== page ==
A few weeks ago I went to a friend’s daughter’s birthday party and got talking to a woman who was pleased to be able to put a name to her style of gardening. She called it ecological gardening which she described as gardening where the gardener doesn’t do much. As she described it you let the plants do the work – planting themselves by self seeding. I like the idea very much (although the closest control freak in me likes the order created by nicely presented rows of plants) and when I look around my garden I can see that it has already happened without my really thinking about it.
Self seeding has a number of advantages over regular seed sowing:
- You don’t have to worry if you are planting something at the wrong time – the plant sorts that out for themselves.
- The seedlings do seem more vigorous.
- Seeds fill gaps in your bed that might otherswise be vacant or filled by a weed.
- Its FREE.
Of course it is only fair to mention that it does have its disadvantages as well:
- You have no (or little) control over where the seeds germinate.
- Self seeded plants will compete with you planned plantings for water and nutrients.
- It only works really well for plants that go to seed relatively quickly and easily due to space and time considerations.
- You can get too many of one type of plant.
- Difficult to succession plant.
- You have to be know what the seedlings look like as its easy to confuse them with weeds.
In my garden at the moment I have self seeded plants of:
- Rocket – this is possibly the easiest plant of all to leave to self seed. It produces many seeds which germinate fairly quickly. Rocket seems to self seed fairly close to where it was originally grown.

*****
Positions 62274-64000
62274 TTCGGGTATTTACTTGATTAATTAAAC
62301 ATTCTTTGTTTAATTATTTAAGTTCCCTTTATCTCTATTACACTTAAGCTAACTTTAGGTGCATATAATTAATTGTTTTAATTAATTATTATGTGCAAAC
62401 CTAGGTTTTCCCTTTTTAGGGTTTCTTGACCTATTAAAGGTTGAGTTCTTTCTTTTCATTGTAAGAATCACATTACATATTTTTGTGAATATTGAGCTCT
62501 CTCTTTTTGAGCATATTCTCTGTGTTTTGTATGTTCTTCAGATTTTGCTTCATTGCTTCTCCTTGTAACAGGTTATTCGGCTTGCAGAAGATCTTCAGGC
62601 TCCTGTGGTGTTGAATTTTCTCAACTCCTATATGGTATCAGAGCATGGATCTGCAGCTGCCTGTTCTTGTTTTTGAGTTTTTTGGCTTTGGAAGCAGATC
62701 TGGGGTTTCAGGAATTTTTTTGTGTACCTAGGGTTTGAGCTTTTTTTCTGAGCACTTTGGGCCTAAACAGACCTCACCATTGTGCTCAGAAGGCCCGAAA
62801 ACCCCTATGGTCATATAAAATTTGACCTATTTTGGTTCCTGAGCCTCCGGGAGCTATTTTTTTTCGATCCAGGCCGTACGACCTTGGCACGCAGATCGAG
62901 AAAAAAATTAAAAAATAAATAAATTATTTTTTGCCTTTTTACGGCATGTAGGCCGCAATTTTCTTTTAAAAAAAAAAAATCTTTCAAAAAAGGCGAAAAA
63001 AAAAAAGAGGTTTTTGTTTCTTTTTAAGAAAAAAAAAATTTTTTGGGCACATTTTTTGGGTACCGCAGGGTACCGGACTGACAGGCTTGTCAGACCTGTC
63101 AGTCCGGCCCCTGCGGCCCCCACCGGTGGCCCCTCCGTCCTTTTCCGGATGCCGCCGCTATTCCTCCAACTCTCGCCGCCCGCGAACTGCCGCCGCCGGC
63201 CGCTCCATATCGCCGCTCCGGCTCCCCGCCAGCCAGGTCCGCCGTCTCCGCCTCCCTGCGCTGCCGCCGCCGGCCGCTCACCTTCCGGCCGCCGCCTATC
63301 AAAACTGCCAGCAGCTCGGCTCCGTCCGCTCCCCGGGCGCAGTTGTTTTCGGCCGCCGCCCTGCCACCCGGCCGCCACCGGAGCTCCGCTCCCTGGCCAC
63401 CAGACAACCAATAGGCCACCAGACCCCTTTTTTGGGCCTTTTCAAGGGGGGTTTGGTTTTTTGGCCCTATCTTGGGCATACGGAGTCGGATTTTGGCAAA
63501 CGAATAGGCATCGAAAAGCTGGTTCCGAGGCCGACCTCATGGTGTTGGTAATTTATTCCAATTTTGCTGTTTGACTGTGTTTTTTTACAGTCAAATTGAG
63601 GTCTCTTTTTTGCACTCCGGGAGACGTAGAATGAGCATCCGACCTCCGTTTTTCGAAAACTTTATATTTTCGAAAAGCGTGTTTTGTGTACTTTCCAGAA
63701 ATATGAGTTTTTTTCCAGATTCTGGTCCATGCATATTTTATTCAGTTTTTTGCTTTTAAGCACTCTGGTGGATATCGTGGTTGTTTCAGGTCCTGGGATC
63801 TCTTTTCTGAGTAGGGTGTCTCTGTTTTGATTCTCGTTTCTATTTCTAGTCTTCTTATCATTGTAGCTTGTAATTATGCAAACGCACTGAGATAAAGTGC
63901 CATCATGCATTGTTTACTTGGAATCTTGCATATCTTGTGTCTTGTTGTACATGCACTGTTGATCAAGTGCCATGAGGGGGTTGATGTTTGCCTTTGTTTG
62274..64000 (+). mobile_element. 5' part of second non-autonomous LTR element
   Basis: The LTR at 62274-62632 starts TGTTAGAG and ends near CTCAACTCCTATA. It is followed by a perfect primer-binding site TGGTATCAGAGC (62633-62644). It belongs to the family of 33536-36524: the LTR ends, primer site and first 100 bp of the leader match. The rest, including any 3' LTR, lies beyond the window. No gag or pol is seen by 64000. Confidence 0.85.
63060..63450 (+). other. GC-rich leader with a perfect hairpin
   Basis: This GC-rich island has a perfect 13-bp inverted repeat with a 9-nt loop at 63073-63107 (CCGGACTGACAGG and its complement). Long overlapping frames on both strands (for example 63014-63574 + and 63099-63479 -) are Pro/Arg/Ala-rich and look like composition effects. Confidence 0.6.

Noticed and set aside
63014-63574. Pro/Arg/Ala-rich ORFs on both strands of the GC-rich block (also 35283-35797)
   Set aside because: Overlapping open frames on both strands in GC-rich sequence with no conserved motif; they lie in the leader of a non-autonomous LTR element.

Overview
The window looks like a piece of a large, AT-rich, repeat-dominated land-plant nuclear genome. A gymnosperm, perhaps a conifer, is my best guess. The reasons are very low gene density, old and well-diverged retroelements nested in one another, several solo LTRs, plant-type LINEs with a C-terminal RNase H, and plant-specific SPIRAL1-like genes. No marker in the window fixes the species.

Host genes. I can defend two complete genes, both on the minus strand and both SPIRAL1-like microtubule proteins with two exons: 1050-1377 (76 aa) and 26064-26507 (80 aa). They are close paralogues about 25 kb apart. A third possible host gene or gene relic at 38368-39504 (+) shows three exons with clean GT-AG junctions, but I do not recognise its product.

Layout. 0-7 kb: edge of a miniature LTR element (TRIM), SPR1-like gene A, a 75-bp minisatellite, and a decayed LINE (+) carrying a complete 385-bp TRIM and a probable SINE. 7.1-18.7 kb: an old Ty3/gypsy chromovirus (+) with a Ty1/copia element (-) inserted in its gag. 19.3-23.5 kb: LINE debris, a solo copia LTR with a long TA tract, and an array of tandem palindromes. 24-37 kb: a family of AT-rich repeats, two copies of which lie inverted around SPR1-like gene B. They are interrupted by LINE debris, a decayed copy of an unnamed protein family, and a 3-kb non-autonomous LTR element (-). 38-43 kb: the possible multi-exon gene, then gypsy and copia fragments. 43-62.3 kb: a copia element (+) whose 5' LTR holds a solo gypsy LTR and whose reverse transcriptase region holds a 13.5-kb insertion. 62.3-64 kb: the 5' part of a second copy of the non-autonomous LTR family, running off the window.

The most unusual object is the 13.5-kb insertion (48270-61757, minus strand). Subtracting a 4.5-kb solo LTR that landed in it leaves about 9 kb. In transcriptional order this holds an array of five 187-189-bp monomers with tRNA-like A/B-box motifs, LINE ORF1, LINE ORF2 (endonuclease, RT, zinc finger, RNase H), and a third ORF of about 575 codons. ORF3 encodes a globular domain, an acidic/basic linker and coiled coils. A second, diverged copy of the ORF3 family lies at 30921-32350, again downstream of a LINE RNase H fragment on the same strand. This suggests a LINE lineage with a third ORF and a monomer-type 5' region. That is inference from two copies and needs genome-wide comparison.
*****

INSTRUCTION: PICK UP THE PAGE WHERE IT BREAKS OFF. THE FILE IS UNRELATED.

- Watercress – Watercress seeds are tiny and numerous and I find little watercress plants popping up all over my garden beds. Contrary to what you often read watercress is really easy to grow without lots of water – you do need to water it but I dont give it much more than my other crops and it grows brilliantly for me throughout winter and spring.
- Dill – Dill seeds seem to take awhile to germinate when self seeding. I don’t know if they need a period of cold before germinating but mine finished flowering in about December and the seedlings didn’t appear again until about May. Most of the seeds germinate quite close to the parent but I have had dill popping up in quite odd places in the garden as well.
- Chervil – Chervil self seeds quickly and easily. Seedlings come up within about 30cm of the original plant. My current chervil plants are all of the self seeded variety.
- Parsley – Self seeds easily, can swamp other plants if left to grow whereever they fall – I have lost a thyme or two under a forrest of self seeded parsley.
- Celery – Self seeds very easily, you do need to be careful where it emerges as it is quite an aggressive feeder. The garlic bulbs closest to the self seeded celery where about half the size of those furthest away.
- Coriander – Occasional self seeding – I don’t get huge amounts of coriander germinating but when it does the plants seem to be less difficult than those I have intentionally sown.
- Carrots – I left a carrot to go to seed last year so I have a few self sown seedlings emerging at the moment.
Of course there is no real reason why you couldn’t let any plant you grow in the garden seed in and reproduce its just that for me that would mean leaving unproductive plants in the ground when I could be growing other crops.
Do you know if self sown zuchinni will produce flowers and fruit?
I don’t see why not. To my knowledge they don’t do anything special to zucchini seed to ensure it fruits. Are you sure its zucchini? Lots of the cucurbits look pretty similar at seedling stage….